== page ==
Fiduciary Access to Digital Assets

By: Ami S. Longstreet

On September 29, 2016, Governor Cuomo signed into law a new statute amending the New York Estates Powers and Trusts Law in relation to the administration of digital assets.

The New York State Assembly Memorandum in support of the legislation explains the need for this legislation as follows:

“The wide use of digital assets has created an urgent need for legislation dealing with the administration of these [digital] assets upon the death or incapacity of the user. As a practical matter, there should be no difference between a fiduciary’s ability to gain access to information from an online bank or other Internet-based business and the fiduciary’s ability to gain access to information from a business with a brick and mortar building. This measure . . . amend[s] the EPTL [New York Estates Powers and Trusts Law] to restore control of the disposition of digital assets back to the individual and removes such power from the service provider.

This measure gives fiduciaries authority to gain access to manage, distribute and copy or delete digital assets. It addresses four types of fiduciaries, namely: a personal representative (executor or administrator) of a decedent’s estate; a guardian of a ward or protected person; an agent acting pursuant to a power of attorney; and a trustee.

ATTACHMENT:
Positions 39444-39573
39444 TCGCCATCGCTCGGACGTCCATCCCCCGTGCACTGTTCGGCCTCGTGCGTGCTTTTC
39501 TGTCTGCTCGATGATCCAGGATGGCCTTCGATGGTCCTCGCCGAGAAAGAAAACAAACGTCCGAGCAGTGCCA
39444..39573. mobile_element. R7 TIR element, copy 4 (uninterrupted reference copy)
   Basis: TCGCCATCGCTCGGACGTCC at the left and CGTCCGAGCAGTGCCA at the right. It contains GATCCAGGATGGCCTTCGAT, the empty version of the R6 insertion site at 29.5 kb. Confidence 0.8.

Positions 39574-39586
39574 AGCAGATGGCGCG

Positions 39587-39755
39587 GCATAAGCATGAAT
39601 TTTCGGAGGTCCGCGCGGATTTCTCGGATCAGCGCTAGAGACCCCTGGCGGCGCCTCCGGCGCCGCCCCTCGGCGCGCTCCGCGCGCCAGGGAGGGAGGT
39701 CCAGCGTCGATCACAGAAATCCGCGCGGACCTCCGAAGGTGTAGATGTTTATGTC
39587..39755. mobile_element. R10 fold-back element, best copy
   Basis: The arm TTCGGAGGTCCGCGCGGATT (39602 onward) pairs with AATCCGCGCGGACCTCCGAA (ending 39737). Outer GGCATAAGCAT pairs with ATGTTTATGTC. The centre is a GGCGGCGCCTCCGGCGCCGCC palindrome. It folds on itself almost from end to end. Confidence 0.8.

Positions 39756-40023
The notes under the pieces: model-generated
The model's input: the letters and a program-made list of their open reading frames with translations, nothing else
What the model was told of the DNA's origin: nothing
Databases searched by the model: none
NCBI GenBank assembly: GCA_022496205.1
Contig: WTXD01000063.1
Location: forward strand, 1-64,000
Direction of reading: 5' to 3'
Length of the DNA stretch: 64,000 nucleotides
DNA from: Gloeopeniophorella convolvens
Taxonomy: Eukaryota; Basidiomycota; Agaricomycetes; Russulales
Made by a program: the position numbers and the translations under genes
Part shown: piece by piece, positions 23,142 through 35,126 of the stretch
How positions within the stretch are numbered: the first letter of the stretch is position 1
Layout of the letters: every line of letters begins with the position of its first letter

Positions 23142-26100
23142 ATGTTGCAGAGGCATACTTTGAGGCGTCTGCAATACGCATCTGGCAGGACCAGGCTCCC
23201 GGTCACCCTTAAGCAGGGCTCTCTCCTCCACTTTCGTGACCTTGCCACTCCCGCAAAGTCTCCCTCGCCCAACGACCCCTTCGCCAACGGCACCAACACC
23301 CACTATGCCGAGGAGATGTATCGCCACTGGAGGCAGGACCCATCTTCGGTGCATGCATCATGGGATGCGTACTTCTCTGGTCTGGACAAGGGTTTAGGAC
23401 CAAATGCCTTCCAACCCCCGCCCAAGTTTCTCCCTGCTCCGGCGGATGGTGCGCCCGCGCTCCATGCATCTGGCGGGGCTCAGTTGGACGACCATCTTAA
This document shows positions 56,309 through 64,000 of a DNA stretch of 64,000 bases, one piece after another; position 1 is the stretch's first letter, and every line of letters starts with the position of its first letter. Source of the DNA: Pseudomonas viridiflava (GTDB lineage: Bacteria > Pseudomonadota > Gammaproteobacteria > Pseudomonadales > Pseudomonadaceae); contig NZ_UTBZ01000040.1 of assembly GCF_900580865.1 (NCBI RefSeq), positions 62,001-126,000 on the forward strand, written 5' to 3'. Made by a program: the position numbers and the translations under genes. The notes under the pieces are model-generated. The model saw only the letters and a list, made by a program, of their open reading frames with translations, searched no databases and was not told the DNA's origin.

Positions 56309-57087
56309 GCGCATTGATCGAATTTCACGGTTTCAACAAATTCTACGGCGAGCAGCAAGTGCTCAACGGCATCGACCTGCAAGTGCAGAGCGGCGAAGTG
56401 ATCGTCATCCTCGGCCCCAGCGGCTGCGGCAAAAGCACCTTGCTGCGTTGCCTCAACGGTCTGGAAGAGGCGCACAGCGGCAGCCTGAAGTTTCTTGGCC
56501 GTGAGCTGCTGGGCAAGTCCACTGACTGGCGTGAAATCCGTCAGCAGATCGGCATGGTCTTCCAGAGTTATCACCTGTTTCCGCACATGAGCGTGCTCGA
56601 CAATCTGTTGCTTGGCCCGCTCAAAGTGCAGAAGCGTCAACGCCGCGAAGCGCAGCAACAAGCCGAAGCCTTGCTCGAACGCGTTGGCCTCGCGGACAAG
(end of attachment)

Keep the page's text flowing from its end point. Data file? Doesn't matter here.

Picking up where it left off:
In the past, where property was mostly in tangible there was little doubt of its ownership and control. Indeed the law recognizes that when a property owner dies or becomes unable to manage his or her property such owner may appoint a fiduciary to manage the property. The role of the fiduciary subsumes the duty of loyalty, care and confidentiality. The system has worked well throughout our history. This measure does not break legal ground, it merely applies the laws governing fiduciaries to a new type of property.”

What are digital assets? The new statute defines a digital asset as “an electronic record in which an individual has a right or interest. The term does not include an underlying asset or liability unless the asset or liability is itself an electronic record.” Examples that come to mind are email, online banking and social media. The types of digital assets seem to increase daily.

This is a step in the right direction for fiduciaries dealing with digital assets. It is very important for individuals to review their current wills and powers of attorney and make sure that the disclosure (or nondisclosure) of digital assets is addressed in those documents, because if the individual does not authorize a fiduciary to access digital assets either online or through a will, power of attorney or trust, the fiduciary will not automatically have access to the content of digital assets.

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